YouTube mania and the church disconnect

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I must admit it—I’m a big user of the internet. I use it extensively for research in my fields of interest—medicine, history, theology, biology (especially evolution vs creation), rocket science (those who know me know I’m not kidding!) and even for entertainment at times, as well as many other topics.

I also use the internet to deal with about 30-50 emails a day, to make purchases online and for financial management. I read Adventist Record online and regularly help with my local church issues online. When I have a computer problem, there’s usually a solution to be found online. You’ll also find advice on everything from plumbing repairs to learning calligraphy. This kind of practical learning often comes via the rapidly expanding world of YouTube.

Now, I’m aware of the many pitfalls of the internet, including porn, scamming, hacking, online fraud and so on. Like many, I have looked upon the bad aspects of the internet as affecting mainly those much younger than me—Gen X, Gen Y, Gen Z (What comes after Gen Z? Is the world trying to tell us something?) But it is the young greenhorns who’ll be sucked into this web of corruption, surely not us senior citizens.

As one of those “oldies”, I’m told I’m more susceptible to internet bank fraud than, say, my children. But surely we of the older, wiser, warier, more considered and more careful generation would be unlikely to be taken in by nefarious material on the net? Weren’t we told as youngsters by our parents, “You can’t believe everything you read in the newspapers” . . . and that was, for many of us, before television!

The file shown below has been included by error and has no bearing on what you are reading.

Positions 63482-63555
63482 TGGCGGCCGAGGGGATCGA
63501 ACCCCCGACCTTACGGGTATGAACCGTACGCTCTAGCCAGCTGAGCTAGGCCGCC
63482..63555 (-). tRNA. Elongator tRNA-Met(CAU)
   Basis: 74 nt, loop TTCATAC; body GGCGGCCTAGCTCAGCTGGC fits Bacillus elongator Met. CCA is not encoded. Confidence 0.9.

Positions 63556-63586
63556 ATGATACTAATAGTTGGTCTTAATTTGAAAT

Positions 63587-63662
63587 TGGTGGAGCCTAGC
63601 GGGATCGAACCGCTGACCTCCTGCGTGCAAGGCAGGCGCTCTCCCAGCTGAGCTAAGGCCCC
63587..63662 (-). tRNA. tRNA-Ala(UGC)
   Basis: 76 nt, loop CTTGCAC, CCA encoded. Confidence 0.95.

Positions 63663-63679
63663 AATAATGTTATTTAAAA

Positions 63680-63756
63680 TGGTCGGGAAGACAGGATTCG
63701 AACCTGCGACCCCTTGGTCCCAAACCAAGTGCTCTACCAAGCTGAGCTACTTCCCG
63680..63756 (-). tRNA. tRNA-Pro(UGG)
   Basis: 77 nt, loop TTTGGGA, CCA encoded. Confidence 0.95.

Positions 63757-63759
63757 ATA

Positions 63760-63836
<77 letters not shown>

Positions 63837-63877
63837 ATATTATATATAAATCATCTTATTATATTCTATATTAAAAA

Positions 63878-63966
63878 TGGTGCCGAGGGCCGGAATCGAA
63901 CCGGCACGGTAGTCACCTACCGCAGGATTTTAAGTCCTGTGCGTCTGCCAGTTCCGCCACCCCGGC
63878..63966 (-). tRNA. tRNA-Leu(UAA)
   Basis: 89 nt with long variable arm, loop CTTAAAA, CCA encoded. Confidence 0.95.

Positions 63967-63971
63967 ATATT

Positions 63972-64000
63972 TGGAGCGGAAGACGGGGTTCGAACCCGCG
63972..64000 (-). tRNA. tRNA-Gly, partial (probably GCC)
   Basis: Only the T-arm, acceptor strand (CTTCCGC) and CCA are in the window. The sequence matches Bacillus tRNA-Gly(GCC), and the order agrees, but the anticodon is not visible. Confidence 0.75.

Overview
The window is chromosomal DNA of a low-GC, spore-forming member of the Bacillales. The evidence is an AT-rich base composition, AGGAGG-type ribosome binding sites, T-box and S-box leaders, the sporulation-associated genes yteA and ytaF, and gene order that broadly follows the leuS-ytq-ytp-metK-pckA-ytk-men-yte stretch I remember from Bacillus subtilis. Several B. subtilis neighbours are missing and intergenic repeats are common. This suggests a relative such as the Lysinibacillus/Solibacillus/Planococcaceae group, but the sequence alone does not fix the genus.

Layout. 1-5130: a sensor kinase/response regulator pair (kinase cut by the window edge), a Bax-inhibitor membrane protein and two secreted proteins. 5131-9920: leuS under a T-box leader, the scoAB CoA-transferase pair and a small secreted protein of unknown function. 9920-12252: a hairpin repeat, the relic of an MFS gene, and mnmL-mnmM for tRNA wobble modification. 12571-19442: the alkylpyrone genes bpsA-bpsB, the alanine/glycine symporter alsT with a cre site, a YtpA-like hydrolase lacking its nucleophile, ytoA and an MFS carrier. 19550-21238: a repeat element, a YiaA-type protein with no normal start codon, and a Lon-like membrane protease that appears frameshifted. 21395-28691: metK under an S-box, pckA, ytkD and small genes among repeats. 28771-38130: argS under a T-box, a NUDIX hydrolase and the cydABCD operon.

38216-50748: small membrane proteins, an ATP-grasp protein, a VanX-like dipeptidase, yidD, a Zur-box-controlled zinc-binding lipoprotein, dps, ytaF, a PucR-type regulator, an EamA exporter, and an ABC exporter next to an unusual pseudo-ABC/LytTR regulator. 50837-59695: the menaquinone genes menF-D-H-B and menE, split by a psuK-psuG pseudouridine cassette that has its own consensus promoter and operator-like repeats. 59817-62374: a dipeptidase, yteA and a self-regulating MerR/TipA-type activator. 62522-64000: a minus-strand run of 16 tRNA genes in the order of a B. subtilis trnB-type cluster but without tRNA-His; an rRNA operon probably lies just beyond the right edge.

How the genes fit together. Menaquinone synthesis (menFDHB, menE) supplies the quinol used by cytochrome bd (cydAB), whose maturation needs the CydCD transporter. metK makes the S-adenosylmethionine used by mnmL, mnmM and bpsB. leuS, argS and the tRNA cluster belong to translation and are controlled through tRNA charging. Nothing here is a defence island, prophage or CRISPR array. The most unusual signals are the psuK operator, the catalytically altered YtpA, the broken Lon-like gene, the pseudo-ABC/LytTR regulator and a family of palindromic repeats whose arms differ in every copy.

But there is a growing issue amongst us senior church members that is causing me angst. While viewing good and helpful material (Hope Channel, 3ABN etc) can help build our faith, there is now “out there” a plethora of material that is subtly and not-so-subtly taking us away from our fundamental beliefs as Seventh-day Adventists.

One of the main avenues for this is YouTube. YouTube is particularly attractive to the older generation because it requires minimal computer skills and is as “passive” as the proverbial gogglebox. Not only that, but the increasingly sophisticated algorithms introduced into these programs will “choose” for you similar material in the sidebar to what you have been watching recently. One “click” and you’re on! You can easily enter an endless world of watching videos that may subtly lead on to subjects you never intended to view.

I have friends who spend many hours watching YouTube videos on everything from prophecy (mainly non-Adventist), conspiracy material (everything from the Kennedy assassination to aberrant theories about 9/11 and involvement of the CIA in everything bad that ever happened), anti-Trinitarian material and a host of other “hot” religio-political topics.

These videos are often presented by glib, fast-talking and superficially credible talkers, and they usually have ads that earn them money. Some appear to have legitimate credentials— degrees from universities, scientific or military experience—and may present “evidence” that appears convincing.